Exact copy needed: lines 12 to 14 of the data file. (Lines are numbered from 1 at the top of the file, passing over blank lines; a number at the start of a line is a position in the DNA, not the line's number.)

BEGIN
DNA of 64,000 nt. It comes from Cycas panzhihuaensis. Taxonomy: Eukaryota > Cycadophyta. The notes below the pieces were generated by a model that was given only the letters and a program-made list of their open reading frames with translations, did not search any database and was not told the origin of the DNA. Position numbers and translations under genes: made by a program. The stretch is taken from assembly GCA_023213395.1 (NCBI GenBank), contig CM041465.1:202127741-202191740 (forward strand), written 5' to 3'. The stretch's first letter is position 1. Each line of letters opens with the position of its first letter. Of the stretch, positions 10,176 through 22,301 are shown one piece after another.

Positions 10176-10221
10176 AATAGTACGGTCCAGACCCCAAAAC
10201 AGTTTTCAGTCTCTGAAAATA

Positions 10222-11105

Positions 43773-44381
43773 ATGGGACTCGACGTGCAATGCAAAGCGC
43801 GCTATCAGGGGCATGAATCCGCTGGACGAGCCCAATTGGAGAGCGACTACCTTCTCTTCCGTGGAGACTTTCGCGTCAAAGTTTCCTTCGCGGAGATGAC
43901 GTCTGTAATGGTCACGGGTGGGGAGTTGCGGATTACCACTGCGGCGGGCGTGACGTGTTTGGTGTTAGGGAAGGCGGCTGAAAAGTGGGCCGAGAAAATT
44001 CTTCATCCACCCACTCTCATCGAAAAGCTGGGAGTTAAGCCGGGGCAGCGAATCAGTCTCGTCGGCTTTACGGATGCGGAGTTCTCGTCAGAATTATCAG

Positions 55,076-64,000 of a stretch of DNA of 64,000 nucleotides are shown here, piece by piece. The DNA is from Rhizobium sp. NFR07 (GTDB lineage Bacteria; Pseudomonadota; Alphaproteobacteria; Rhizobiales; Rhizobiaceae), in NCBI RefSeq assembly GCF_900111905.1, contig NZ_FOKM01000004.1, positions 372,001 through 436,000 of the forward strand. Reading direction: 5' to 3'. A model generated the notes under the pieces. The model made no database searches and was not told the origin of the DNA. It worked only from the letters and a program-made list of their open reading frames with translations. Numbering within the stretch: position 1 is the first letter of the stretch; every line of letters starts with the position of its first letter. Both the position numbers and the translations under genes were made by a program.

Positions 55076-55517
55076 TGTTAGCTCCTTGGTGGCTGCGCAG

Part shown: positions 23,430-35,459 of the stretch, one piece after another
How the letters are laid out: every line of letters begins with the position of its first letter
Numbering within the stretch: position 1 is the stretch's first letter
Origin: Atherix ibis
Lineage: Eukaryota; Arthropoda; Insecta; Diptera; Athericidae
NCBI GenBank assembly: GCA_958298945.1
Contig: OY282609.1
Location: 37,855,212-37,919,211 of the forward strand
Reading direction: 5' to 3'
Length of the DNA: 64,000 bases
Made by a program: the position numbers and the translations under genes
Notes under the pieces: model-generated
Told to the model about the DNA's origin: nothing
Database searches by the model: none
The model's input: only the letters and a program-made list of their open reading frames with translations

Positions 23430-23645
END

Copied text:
Positions 55076-55517
55076 TGTTAGCTCCTTGGTGGCTGCGCAG

Part shown: positions 23,430-35,459 of the stretch, one piece after another